Matt has always valued his ability to take care of himself. When psoriatic arthritis put his independence at risk, he started taking ENBREL. Watch how ENBREL helped Matt hold onto what matters most–making a positive impact in his community and spending quality time with his partner.

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Doctor Discussion Guide

Use this simple guide to help your doctor understand how your PsA is impacting your life, and ask whether ENBREL is right for you.

Download the Doctor Discussion Guide  »
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Joint Damage Simulator

Joint pain can be a sign of permanent joint damage. Use the Joint Damage Simulator to see how joint damage can get worse over time.

View the Joint Damage Simulator  »
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STATWISE Symptom Tracking Tool

STATWISE™ is a mobile-based symptom tracking tool designed for people living with psoriatic arthritis.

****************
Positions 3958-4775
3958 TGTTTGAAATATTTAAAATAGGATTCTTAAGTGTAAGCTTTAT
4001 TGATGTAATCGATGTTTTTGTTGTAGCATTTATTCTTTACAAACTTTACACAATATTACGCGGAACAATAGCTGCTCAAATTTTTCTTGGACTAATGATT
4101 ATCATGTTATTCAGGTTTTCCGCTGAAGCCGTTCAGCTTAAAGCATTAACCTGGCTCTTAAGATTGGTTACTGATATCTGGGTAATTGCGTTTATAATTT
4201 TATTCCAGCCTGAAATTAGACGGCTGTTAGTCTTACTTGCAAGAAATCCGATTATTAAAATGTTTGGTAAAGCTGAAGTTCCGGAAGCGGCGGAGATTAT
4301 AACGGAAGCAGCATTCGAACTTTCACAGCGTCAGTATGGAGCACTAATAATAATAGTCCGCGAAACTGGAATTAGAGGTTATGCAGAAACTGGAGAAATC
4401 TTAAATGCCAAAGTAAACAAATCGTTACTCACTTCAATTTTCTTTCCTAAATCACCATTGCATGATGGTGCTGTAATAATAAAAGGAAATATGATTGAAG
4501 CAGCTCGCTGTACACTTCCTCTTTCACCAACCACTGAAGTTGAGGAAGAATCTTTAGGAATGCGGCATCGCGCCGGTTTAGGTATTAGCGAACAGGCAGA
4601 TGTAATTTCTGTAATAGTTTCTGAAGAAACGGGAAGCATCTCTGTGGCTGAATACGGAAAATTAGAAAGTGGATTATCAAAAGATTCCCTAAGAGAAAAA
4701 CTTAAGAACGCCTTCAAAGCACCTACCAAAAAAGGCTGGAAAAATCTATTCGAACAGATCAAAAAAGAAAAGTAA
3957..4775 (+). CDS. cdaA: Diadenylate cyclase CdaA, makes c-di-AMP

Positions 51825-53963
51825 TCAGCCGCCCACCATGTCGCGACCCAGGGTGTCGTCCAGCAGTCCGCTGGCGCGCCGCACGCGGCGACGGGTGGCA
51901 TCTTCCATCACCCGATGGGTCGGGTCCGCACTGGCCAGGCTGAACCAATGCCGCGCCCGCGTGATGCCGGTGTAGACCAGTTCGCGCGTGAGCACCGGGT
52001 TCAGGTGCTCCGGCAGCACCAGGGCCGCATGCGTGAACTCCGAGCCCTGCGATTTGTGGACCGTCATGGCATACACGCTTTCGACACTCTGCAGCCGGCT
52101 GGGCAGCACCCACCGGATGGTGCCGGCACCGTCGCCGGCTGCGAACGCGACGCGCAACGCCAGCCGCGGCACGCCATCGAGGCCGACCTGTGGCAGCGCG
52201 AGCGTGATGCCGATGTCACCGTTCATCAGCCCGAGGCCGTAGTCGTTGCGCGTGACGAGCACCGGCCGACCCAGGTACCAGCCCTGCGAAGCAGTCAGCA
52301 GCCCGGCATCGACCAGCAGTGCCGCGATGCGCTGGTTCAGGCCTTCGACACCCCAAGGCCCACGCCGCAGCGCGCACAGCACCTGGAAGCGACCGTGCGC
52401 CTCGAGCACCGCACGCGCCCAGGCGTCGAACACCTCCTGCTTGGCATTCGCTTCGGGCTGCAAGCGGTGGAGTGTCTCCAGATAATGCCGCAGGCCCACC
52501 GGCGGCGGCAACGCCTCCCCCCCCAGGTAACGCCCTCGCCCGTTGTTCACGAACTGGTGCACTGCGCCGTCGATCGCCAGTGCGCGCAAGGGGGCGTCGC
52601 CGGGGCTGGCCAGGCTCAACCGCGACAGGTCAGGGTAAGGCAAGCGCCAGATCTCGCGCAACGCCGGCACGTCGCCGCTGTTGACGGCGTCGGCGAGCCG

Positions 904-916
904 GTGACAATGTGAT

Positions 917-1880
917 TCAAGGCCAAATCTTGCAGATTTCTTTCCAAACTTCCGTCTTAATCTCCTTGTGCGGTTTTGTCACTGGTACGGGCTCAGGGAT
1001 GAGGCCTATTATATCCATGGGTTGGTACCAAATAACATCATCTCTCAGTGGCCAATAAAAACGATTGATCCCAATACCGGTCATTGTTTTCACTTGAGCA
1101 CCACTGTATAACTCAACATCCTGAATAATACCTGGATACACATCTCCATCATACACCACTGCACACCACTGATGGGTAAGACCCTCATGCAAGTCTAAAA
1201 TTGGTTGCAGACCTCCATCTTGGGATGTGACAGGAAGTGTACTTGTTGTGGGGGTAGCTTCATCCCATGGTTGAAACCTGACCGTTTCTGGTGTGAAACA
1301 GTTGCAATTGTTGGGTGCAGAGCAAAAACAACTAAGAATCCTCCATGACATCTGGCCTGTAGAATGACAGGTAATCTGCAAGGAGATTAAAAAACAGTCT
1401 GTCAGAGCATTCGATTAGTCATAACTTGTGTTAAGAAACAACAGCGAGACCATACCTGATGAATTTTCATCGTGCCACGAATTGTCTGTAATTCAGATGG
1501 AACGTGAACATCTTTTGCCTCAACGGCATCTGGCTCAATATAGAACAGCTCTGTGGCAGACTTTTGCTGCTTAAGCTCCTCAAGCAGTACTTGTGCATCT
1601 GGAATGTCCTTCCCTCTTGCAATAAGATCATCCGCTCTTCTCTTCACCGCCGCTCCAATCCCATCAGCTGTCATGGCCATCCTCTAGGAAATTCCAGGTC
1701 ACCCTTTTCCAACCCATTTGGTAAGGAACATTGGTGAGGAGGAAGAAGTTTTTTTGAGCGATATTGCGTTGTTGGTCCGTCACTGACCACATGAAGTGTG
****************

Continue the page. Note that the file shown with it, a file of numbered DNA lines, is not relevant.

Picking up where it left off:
Discover STATWISE™  »
+ See More

Important Safety Information

What is the most important information I should know about ENBREL?

ENBREL is a medicine that affects your immune

ENBREL is a medicine that affects your immune system. ENBREL can lower the ability of your immune system to fight infections. Serious infections
have happened in patients taking ENBREL. These infections include tuberculosis (TB) and infections caused by viruses, fungi, or bacteria that have

 
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Prescription Enbrel® (etanercept) is taken (given) by injection.

Important Safety Information

What is the most important information I should know about ENBREL?